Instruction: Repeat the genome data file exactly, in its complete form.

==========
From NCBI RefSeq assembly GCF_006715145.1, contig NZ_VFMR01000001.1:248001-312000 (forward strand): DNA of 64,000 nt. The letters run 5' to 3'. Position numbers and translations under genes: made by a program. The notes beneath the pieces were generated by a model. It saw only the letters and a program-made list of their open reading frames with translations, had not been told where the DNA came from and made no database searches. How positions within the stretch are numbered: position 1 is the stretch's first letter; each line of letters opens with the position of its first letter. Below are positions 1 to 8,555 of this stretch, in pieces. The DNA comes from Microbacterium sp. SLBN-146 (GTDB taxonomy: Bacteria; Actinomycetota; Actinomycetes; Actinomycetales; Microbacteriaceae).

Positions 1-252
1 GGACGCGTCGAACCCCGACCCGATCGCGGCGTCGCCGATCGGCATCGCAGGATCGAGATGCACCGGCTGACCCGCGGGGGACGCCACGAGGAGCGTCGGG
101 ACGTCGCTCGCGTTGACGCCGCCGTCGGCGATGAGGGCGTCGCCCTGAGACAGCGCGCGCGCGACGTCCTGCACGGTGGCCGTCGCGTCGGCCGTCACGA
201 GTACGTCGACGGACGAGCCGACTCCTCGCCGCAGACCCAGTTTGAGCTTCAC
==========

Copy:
From NCBI RefSeq assembly GCF_006715145.1, contig NZ_VFMR01000001.1:248001-312000 (forward strand): DNA of 64,000 nt. The letters run 5' to 3'. Position numbers and translations under genes: made by a program. The notes beneath the pieces were generated by a model. It saw only the letters and a program-made list of their open reading frames with translations, had not been told where the DNA came from and made no database searches. How positions within the stretch are numbered: position 1 is the stretch's first letter; each line of letters opens with the position of its first letter. Below are positions 1 to 8,555 of this stretch, in pieces. The DNA comes from Microbacterium sp. SLBN-146 (GTDB taxonomy: Bacteria; Actinomycetota; Actinomycetes; Actinomycetales; Microbacteriaceae).

Positions 1-252
1 GGACGCGTCGAACCCCGACCCGATCGCGGCGTCGCCGATCGGCATCGCAGGATCGAGATGCACCGGCTGACCCGCGGGGGACGCCACGAGGAGCGTCGGG
101 ACGTCGCTCGCGTTGACGCCGCCGTCGGCGATGAGGGCGTCGCCCTGAGACAGCGCGCGCGCGACGTCCTGCACGGTGGCCGTCGCGTCGGCCGTCACGA
201 GTACGTCGACGGACGAGCCGACTCCTCGCCGCAGACCCAGTTTGAGCTTCAC